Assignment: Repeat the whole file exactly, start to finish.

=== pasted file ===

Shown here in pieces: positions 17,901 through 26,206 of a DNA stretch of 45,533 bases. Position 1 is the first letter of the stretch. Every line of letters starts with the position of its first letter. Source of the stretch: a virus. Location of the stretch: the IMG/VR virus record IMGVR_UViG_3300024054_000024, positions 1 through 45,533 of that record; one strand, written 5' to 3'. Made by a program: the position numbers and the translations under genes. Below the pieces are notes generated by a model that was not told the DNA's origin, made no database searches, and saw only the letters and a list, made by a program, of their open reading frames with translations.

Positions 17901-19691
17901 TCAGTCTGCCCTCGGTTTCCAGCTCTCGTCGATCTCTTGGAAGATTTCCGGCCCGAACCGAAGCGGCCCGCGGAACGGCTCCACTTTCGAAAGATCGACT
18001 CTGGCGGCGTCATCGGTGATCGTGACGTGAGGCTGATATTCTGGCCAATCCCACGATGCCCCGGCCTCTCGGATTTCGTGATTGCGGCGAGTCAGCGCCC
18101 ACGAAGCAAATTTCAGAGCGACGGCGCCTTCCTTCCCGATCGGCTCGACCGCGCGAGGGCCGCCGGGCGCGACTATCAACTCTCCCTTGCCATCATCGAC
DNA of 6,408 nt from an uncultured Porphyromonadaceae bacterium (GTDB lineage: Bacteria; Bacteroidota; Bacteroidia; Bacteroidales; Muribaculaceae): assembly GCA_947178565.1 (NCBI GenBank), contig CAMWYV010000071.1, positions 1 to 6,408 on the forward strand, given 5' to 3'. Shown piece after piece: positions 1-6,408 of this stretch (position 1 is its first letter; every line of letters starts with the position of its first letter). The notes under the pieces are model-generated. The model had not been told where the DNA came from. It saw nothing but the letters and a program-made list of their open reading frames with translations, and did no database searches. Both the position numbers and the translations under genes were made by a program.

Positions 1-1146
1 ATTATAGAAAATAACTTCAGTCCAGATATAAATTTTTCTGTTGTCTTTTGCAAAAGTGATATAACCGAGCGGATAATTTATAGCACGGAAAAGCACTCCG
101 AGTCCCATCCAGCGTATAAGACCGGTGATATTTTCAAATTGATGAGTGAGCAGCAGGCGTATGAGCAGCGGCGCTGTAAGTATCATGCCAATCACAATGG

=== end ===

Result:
Shown here in pieces: positions 17,901 through 26,206 of a DNA stretch of 45,533 bases. Position 1 is the first letter of the stretch. Every line of letters starts with the position of its first letter. Source of the stretch: a virus. Location of the stretch: the IMG/VR virus record IMGVR_UViG_3300024054_000024, positions 1 through 45,533 of that record; one strand, written 5' to 3'. Made by a program: the position numbers and the translations under genes. Below the pieces are notes generated by a model that was not told the DNA's origin, made no database searches, and saw only the letters and a list, made by a program, of their open reading frames with translations.

Positions 17901-19691
17901 TCAGTCTGCCCTCGGTTTCCAGCTCTCGTCGATCTCTTGGAAGATTTCCGGCCCGAACCGAAGCGGCCCGCGGAACGGCTCCACTTTCGAAAGATCGACT
18001 CTGGCGGCGTCATCGGTGATCGTGACGTGAGGCTGATATTCTGGCCAATCCCACGATGCCCCGGCCTCTCGGATTTCGTGATTGCGGCGAGTCAGCGCCC
18101 ACGAAGCAAATTTCAGAGCGACGGCGCCTTCCTTCCCGATCGGCTCGACCGCGCGAGGGCCGCCGGGCGCGACTATCAACTCTCCCTTGCCATCATCGAC
DNA of 6,408 nt from an uncultured Porphyromonadaceae bacterium (GTDB lineage: Bacteria; Bacteroidota; Bacteroidia; Bacteroidales; Muribaculaceae): assembly GCA_947178565.1 (NCBI GenBank), contig CAMWYV010000071.1, positions 1 to 6,408 on the forward strand, given 5' to 3'. Shown piece after piece: positions 1-6,408 of this stretch (position 1 is its first letter; every line of letters starts with the position of its first letter). The notes under the pieces are model-generated. The model had not been told where the DNA came from. It saw nothing but the letters and a program-made list of their open reading frames with translations, and did no database searches. Both the position numbers and the translations under genes were made by a program.

Positions 1-1146
1 ATTATAGAAAATAACTTCAGTCCAGATATAAATTTTTCTGTTGTCTTTTGCAAAAGTGATATAACCGAGCGGATAATTTATAGCACGGAAAAGCACTCCG
101 AGTCCCATCCAGCGTATAAGACCGGTGATATTTTCAAATTGATGAGTGAGCAGCAGGCGTATGAGCAGCGGCGCTGTAAGTATCATGCCAATCACAATGG